Even though large scale additive manufacturing is becoming more common, it’s still no less impressive to see what it can produce. Massive objects can be 3D printed in very few or even in one piece, and when you add CNC machining into the equation, you get an even more streamlined manufacturing process. That’s what Thermwood Corporation did last year when it introduced its Large Scale Additive Manufacturing, or LSAM, machine.
LSAM is a double gantry machine with a print gantry, featuring a build area of 10 x 5 x up to 100 feet, and a trim gantry, featuring a five-axis CNC router. The print gantry 3D prints a part at slightly larger than its final size, then the trim gantry machines it down to that final size while finishing the surface at the same time. Thermwood has showed off the LSAM’s ability to quickly create strong, tough parts, and now the company has unveiled a project that shows off the machine’s capability for producing extremely large items, as well.
Thermwood recently worked with Techmer PM and Marine Concepts to build a boat. Several boats, actually. Boat hulls are often made from fiberglass molds, and the three companies wanted to see what would happen if they 3D printed the pattern for a boat hull mold rather than manufacturing it with traditional methods.
The team used Techmer PM’s Electrafil ABS LT1 3DP material, which has shown itself to be successful when used in marine applications, especially when 3D printed and machined with LSAM technology. The pattern was printed in six sections: four main center sections with walls about an inch and a half thick, as well as a solid transom and bow. The parts were pinned and bonded together using a Lord plural component urethane adhesive, for a solid piece that was, as most objects printed with LSAM are, slightly larger than the final product would be. LSAM then machined the pattern as one piece, taking it down to its final size.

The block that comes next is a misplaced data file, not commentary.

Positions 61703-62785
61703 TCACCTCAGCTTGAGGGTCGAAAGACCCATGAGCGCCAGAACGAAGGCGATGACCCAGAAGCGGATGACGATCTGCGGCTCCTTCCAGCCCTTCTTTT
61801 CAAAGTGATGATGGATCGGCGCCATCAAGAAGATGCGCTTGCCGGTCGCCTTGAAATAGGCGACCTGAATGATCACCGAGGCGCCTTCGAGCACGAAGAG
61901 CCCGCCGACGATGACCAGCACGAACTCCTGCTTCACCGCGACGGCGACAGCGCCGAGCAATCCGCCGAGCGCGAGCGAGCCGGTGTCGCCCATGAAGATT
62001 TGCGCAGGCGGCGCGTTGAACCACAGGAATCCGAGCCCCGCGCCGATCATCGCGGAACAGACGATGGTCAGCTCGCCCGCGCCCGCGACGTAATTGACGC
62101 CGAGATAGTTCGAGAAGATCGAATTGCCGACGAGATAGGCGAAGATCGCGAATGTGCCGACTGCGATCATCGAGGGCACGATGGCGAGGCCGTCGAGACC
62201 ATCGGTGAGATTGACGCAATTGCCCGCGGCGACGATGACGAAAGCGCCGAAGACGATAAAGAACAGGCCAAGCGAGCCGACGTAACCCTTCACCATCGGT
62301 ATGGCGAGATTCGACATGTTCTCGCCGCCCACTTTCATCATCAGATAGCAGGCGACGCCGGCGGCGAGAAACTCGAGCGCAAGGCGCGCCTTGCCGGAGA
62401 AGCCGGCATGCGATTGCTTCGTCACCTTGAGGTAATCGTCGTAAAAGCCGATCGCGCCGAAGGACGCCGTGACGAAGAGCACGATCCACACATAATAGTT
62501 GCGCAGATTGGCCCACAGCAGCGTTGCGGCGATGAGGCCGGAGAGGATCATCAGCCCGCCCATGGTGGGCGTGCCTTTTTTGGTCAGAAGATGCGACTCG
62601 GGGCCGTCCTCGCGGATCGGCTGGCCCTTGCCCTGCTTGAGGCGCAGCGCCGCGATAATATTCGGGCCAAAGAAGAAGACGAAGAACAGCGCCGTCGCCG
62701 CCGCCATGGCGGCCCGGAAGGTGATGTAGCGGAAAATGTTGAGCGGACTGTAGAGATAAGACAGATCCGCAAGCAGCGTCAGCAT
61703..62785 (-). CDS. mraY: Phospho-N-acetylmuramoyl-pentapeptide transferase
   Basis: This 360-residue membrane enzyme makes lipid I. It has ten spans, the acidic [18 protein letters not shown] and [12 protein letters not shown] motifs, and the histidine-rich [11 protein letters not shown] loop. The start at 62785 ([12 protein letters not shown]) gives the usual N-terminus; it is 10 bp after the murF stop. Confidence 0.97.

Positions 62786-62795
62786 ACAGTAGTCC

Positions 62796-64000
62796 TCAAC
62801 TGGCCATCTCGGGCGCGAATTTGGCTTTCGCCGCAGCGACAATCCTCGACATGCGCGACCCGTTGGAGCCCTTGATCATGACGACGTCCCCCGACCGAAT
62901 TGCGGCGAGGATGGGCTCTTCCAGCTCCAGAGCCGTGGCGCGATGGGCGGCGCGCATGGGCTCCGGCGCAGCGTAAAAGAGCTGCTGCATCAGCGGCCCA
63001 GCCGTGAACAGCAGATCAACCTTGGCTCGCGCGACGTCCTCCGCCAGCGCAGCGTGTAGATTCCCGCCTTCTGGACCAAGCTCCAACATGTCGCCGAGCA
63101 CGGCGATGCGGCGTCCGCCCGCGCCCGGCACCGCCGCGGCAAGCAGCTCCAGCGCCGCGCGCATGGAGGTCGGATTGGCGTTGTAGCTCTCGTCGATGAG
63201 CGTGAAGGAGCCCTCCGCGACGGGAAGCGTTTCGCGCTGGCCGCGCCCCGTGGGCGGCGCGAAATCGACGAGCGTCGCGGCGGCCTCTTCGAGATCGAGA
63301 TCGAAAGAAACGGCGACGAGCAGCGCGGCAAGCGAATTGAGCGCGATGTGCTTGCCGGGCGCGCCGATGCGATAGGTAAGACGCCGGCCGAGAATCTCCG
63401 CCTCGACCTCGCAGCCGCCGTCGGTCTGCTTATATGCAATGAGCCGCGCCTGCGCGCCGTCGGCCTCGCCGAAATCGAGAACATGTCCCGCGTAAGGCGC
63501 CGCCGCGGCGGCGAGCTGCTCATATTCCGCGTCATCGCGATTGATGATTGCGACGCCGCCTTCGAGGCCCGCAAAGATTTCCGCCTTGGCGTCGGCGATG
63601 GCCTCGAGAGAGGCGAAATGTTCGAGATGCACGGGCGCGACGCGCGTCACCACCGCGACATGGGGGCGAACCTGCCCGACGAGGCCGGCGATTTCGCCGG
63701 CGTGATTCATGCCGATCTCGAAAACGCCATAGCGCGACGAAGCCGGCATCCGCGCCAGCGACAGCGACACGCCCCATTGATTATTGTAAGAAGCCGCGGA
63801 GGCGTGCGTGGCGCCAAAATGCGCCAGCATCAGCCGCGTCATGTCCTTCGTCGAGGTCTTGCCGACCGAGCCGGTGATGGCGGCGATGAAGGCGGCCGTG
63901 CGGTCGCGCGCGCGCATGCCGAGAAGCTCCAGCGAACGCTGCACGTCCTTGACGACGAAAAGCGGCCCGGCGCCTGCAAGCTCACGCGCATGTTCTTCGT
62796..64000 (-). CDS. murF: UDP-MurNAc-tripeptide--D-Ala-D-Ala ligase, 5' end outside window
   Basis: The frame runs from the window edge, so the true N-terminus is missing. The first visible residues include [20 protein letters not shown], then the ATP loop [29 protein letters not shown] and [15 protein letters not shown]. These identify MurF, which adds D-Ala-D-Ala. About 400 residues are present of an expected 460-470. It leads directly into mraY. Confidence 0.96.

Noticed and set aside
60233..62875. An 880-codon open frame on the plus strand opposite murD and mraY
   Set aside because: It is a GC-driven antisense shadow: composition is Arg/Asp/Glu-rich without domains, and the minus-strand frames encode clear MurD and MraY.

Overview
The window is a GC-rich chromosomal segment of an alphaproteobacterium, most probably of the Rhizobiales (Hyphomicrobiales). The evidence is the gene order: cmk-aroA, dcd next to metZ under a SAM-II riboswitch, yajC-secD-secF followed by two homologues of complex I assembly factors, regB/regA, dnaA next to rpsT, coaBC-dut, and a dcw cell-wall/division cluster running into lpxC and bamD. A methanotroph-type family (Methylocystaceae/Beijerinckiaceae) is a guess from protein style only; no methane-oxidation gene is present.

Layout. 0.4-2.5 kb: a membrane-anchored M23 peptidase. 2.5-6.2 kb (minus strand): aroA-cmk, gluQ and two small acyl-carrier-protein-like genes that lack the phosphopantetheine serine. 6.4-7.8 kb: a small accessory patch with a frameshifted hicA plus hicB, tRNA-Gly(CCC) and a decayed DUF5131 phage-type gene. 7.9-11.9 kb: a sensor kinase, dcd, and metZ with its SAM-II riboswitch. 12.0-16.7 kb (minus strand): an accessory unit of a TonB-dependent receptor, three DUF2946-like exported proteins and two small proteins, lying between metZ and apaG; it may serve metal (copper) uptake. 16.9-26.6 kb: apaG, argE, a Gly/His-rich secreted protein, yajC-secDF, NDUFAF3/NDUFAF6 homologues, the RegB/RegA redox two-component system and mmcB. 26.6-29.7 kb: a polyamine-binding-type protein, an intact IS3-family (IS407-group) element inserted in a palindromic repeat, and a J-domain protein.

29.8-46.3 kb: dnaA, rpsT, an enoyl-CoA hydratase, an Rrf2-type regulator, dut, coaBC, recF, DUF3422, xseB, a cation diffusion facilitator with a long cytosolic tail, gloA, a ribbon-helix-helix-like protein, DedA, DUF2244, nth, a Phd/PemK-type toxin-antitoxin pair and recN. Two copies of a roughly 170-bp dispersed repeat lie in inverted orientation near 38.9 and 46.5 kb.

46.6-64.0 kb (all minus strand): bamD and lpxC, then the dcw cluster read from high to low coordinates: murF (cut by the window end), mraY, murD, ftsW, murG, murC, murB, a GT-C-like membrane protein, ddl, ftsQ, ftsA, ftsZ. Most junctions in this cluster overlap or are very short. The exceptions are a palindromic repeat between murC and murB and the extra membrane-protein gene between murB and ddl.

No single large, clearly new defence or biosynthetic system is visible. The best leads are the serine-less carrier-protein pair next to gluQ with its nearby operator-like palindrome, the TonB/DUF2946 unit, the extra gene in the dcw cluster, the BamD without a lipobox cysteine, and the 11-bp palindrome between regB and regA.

The final boat hull pattern weighs about 3,000 pounds. It took about 30 hours to print and 50 hours to machine. Thermwood used a demonstrator LSAM with a print table of 10 x 20 feet and a print head capable of printing close to 200 pounds per hour when using this specific Techmer material. LSAM also offers larger machines, as well as print heads with higher print capacity. The strong, sturdy pattern was used to pull a fiberglass mold, which would then in turn be used to create the final boat hull.
The project was part of a proof of concept joint evaluation program, and the finished pattern was displayed at the AM2017 Additive Manufacturing Conference in Knoxville, TN. The entire process, from printing and trimming to finishing and coating, took less than 10 days, a remarkable reduction in time. The process of 3D printing and milling the pattern proved to be not only faster but more economical and practical, and the group wants to experiment further with 3D printing and boat hulls.
For one thing, Thermwood wants to try directly 3D printing boat hull molds rather than just the patterns for larger boats and yachts, though these large boat hulls will need to be 3D printed and machined in sections. It’s possible that 3D printing them may also allow for the incorporation of integrated cooling channels for air or liquid. Another idea involves printing one pattern and flipping it to allow the production of both a hull and deck mold. Any of these options would bring down cost and build time by a great deal.
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